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Young-lim Lee, Mats Lind, Geoffrey P. Bingham; Shape perception is merely ambiguous, not systematically distorted. Journal of Vision 2007;7(9):842. doi: 10.1167/7.9.842.
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© ARVO (1962-2015); The Authors (2016-present)
Many studies have reported that perceived shape is systematically distorted (e.g., Johnston, 1991; Tittle et al., 1995). However, we have found that distortions vary with tasks and observers (Lind et al., 2002). Furthermore, using action measures (reaching and grasping), we found that shape cannot be calibrated (Bingham, 2005; Lee et al., 2005). These results imply that shape perception is ambiguous rather than systematically distorted and that systematicity is produced by contextual variables. We investigated this hypothesis under full information conditions by manipulating relevant context.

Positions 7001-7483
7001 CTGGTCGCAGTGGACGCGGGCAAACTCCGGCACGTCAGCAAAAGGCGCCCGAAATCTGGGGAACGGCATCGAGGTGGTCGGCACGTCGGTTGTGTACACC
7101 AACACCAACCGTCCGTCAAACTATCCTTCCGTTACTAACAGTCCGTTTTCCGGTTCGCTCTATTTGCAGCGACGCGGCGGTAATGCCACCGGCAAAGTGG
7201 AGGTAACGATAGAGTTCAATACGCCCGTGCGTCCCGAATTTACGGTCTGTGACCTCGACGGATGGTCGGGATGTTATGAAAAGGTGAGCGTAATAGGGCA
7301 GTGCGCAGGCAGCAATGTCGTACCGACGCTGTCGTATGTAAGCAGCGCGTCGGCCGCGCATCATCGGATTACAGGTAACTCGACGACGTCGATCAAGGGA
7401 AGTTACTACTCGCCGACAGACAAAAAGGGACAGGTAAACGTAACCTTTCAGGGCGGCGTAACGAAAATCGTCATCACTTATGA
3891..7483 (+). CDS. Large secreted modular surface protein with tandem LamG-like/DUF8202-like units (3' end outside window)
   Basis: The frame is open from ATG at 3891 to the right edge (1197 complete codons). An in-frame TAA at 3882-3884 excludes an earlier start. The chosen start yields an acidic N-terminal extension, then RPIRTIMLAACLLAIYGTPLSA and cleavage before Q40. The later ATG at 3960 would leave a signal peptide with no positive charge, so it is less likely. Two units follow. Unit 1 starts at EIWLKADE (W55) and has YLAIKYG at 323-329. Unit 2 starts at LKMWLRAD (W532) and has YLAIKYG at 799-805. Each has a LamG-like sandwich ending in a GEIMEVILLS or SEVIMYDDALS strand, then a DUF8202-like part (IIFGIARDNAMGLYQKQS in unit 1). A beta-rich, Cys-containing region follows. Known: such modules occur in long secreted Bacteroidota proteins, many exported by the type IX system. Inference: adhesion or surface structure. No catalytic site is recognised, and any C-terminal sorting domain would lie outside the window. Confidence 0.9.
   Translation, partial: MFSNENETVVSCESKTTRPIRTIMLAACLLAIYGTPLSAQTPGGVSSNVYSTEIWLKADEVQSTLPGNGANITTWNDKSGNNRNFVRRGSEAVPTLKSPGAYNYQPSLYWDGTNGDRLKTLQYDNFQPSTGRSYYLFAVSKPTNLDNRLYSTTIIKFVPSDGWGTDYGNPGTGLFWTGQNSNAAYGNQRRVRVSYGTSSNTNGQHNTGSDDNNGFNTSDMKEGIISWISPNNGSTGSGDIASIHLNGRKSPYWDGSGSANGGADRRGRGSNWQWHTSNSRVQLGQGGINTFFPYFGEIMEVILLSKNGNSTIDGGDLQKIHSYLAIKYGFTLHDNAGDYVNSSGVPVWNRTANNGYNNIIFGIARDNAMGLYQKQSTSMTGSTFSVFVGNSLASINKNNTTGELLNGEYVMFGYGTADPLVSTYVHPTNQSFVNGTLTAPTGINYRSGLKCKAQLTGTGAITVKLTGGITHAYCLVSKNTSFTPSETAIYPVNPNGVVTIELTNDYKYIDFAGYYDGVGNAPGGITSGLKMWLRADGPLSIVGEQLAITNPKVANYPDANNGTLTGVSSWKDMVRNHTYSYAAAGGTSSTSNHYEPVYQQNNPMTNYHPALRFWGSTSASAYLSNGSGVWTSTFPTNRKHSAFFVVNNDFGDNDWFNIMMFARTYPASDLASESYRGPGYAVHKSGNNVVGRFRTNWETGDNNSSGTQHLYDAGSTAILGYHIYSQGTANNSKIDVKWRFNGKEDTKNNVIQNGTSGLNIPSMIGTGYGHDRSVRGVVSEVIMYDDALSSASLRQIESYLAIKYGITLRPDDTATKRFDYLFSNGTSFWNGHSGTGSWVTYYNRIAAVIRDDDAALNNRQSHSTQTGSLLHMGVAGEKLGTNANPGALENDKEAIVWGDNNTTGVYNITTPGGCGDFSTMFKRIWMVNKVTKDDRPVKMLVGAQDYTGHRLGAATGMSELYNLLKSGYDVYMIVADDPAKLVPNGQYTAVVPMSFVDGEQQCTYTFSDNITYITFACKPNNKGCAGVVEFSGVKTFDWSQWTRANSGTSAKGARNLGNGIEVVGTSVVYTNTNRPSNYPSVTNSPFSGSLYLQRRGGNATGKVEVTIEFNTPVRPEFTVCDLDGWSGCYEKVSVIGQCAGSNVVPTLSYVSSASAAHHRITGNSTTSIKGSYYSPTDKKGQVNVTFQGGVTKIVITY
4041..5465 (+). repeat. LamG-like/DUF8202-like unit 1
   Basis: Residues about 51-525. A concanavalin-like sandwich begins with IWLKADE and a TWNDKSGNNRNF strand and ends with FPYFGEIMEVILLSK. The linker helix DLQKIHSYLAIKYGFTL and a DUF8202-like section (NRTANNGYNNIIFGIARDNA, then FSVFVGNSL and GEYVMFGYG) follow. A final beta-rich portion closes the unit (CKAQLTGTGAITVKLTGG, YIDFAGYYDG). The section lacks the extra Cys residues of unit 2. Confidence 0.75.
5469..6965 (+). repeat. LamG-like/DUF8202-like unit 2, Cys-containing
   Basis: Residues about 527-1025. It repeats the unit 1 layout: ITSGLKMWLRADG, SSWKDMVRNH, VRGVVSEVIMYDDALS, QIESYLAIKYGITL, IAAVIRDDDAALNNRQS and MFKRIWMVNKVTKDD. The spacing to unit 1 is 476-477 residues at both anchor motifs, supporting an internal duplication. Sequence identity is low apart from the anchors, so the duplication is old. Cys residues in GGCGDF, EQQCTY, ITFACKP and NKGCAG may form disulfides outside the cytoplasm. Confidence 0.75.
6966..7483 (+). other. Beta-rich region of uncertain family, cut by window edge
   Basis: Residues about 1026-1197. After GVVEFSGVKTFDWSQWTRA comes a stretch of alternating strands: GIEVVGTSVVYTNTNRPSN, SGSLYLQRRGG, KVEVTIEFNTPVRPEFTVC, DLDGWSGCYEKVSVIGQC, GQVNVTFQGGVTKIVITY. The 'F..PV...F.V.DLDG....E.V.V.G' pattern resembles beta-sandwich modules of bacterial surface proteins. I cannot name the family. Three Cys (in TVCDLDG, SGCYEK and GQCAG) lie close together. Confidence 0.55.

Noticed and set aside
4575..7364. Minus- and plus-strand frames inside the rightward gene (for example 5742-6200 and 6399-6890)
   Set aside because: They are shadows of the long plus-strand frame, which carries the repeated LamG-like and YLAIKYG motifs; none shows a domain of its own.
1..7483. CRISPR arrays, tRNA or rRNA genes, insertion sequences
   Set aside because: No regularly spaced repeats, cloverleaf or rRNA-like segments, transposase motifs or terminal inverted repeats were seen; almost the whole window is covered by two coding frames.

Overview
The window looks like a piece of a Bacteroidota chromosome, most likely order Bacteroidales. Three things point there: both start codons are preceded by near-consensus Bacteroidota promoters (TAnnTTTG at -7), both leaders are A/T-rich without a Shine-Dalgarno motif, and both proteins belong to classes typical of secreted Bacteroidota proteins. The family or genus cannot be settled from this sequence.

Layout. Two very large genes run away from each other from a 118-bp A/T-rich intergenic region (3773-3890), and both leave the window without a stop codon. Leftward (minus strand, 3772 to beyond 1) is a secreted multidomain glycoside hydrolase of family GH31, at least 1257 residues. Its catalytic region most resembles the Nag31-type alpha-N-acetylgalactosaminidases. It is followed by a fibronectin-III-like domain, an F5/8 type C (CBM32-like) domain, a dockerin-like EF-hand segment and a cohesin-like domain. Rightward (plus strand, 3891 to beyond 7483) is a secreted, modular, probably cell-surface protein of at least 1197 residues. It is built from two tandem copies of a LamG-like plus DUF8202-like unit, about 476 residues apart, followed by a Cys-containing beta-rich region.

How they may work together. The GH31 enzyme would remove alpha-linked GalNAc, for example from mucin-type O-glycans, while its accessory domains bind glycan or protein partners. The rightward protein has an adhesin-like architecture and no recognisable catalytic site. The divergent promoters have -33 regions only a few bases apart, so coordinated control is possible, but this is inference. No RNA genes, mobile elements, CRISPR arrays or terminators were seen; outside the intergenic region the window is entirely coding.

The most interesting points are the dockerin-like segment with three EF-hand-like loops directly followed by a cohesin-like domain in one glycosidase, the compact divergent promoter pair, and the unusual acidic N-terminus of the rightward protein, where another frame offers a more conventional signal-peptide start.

Methods: Actual cylindrical objects with different depth to width aspect ratios were viewed (at 50 cm) in two conditions: 1) frontoparallel elliptical cross section (2D); 2) elliptical cross section in depth (3D). The task was to adjust the aspect ratio of an ellipse on a computer screen to match the cross section of a target object. Two different ranges of aspect ratio were tested: 1) Large range (LR): .5, .67, 1.0, 1.53, 1.9 and 2) Small range (SR); .67, .83, 1.0, 1.24, 1.53. Three different groups of 8 observers were tested: 1) 2D:SR -[[gt]] 3D:LR, 2) 2D:LR -[[gt]] 3D:SR, 3a) 2D:SR -[[gt]] 3D:SR and 3b) 2D:LR -[[gt]] 3D:LR.
Results: Observers performed the 2D task accurately. This provided the context. If 3D aspect ratios are ambiguous, then Os might resolve the ambiguity by assuming the same range of aspect ratios as experienced in the 2D task. Plotting judged aspect ratios against actual aspect ratios should yield the following results: Group 3: accurate slope of 1, Group 1: low slope [[lt]]1, and Group 2: high slope [[gt]]1 or slopes ordered as Group 1 [[lt]] Group 3 [[lt]] Group 2. The results showed the expected slope orders.
Conclusions: Results confirmed the hypothesis that perception of shape is ambiguous and the systematicity of distortions is a function of contextual variables.
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